Tuesday, February 27, 2007

Census of Institutional Repositories in the United States

The new report:
Census of Institutional Repositories in the United States
MIRACLE Project Research Findings
is at:

gives some background to where OA material is being stored.
The report is 167 pages but their summary gives a sense:

In this report, the authors describe results of a nationwide census of institutional repositories in U.S. academic institutions. The census is one of several activities of the MIRACLE Project, an IMLS-funded research program based at the University of Michigan.

A considerable portion of the scholarly record is born digital, and some scholarship is produced in digital formats that have no physical, in-the-hand counterparts. The proliferation of digital scholarship raises serious and pressing issues about how to organize, access, and preserve it in perpetuity. The response of academic institutions has been to build and deploy institutional repositories (IRs) to manage the digital scholarship their learning communities produce.

Richard Baer

Sunday, February 25, 2007

OAIster: a union catalog of digital resources

OAIster, in addition to having passed the 10 million record landmark, has a new look and feel as well! For example, the OAIster web page now describers OAIster as a union catalog of digital resources. I like this - it seems easier to relate to this description than OAI-PMH metadata harvesting search tool. This could be because I'm a librarian, though!

If you know the name of a particular repository, you can do an OAIster search and enter the repository name as a search term, for an alternative way to search the other repository. For example, a search for "information literacy" and "E-LIS" yields all the documents in E-LIS on information literacy.

How do the results of an OAIster search of another repository compare with a direct search of another repository? Could this be an interesting question for a reference class?

This post reflects my personal opinion only and does not represent the opinions or policy of the BC Electronic Library Network or the Simon Fraser University Library.

Wednesday, February 14, 2007

Happy Birthday - and Valentine's Day - to BOAI!

Today is the 5th anniversary of what many of us see as the first major, international defining moment of the open access movement - the Budapest Open Access Initiative.

And, what a birthday it is! The European Union Petition for Guaranteed Public Access to Publicly-Funded Research Results now has more than 20,000 signatories, including more than 1,000 institutional signatories; a new study just released shows that 85% of European researchers support the EU open access mandate; in Brussells, Ministers & Rectors have signed the Berlin Declaration; and tomorrow, in the U.S., is a student-led National Day of Action on Open Access.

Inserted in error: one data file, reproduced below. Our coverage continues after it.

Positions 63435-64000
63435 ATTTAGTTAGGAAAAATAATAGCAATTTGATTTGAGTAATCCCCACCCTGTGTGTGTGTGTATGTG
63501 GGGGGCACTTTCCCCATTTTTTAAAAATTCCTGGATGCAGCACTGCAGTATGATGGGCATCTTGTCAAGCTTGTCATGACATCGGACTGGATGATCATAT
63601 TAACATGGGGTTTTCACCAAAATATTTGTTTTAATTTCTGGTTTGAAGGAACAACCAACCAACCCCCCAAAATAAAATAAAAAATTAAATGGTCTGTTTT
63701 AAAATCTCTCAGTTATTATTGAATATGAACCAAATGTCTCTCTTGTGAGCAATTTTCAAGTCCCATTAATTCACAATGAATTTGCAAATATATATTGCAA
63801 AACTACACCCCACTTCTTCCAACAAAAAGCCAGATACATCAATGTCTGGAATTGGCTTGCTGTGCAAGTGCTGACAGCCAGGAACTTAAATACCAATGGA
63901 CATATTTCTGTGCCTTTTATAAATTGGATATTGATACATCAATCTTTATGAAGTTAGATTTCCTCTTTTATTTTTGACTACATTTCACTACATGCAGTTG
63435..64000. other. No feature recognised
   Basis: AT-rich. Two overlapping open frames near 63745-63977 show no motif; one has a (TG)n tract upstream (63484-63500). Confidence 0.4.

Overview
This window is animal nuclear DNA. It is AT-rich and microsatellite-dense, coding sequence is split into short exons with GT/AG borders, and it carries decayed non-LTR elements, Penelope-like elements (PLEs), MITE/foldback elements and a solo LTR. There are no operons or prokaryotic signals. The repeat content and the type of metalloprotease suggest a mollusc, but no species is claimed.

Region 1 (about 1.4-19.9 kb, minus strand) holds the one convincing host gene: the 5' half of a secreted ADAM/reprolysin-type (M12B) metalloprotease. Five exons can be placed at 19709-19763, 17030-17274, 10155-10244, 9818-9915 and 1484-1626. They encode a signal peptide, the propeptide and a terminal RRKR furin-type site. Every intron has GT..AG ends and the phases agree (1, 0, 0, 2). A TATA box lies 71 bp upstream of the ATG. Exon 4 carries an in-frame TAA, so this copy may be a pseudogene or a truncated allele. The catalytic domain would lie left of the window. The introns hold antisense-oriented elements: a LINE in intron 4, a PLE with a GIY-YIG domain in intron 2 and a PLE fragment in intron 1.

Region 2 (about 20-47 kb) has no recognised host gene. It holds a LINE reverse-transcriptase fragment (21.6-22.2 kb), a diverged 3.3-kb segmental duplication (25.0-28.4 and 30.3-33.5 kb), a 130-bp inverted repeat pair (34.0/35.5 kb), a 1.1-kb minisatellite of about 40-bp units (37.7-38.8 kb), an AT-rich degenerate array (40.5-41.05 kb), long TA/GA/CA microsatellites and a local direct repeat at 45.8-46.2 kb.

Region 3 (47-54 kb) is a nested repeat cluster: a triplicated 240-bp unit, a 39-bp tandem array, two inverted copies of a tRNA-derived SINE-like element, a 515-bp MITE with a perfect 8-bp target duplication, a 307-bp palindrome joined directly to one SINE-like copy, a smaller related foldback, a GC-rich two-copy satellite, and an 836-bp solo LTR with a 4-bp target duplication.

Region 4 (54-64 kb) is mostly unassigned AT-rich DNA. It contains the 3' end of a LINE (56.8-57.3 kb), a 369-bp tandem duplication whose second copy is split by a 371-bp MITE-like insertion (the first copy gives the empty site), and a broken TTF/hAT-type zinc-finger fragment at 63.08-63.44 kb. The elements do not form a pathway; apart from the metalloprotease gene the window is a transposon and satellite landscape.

Thanks to Peter Suber for a very modest alert about BOAI (he was one of the drafters of the statement). For more details on recent events, see Open Access News.

Tuesday, February 06, 2007

Belgian Officials Endorse OA

Next week, 13 senior officials in Belgian research and education - Ministers, and Rectors - will sign the Berlin Declaration on Open Access to Knowledge.

This is hugely significant; the signing will take place two days before the EC-hosted conference, Scientific Publishing in the European Research Area, in the context of the EU Petition for guaranteed public access to publicly-funded research results

Details can be found on Open Access News.

This post reflects my personal opinion only and does not represent the opinions or policy of the BC Electronic Library Network or the Simon Fraser University Library.

Monday, February 05, 2007

Custom Search Engine for DOAJ

A couple of months ago, using Google co-op's Custom Search Engine (CSE) capability, Lukethelibrarian explains on his blog that he created a custom search engine that will perform a search across all the english language journals found in the Directory of Open Access Journals (DOAJ) collection.

Try out the DOAJ search engine for english journal content!

Lukethelibrarian is also looking for volunteers to help him refine his DOAJ CSE service. To volunteer, go to the main search page of his CSE and look for the "volunteer" link in the lower left part of the page. He is also looking forward to any suggestions or feedback.


Friday, February 02, 2007

Mandate Momentum in 2007!

The February 2007 SPARC Open Access Newsletter has been released. Peter's feature this month is the Mandate Momentum in 2007. As Peter says, "In the first month of 2007 we saw four adopted OA mandates, five pledges to adopt OA mandates, and five significant calls for OA mandates."

Time to set aside the furore over the PR pitbull episode, enjoy - and support - these historic initatives.

This post reflects my personal opinion only and does not represent the opinions or policy of the BC Electronic Library Network or the Simon Fraser University Library.

New model for an online journal?

I was catching up with a great source of book reviews and everything else at
Political Theory Daily Review http://www.politicaltheory.info/
when I saw that The New Leader was back.
It had stopped publication as a print magazine in 2005 but was back at www.thenewleader.com

I would paste some of the announcement but cannot because the page announcing this is an image. They are calling it a bimonthy virtual magazine and publishing the issue as one large pdf.
It was indexed in Academic Search Premier and MAS Ultra article by article.

If they pick it up again, I wonder how they will handle the full text. You could index the titles from the bookmarks and the PDF does allow cutting and pasting so you can take it apart and print, email what you like.
But I have not noticed other magazines using quite this publishing model. I've furled this one and will see how they handle archiving and if Ebsco picks up the new version.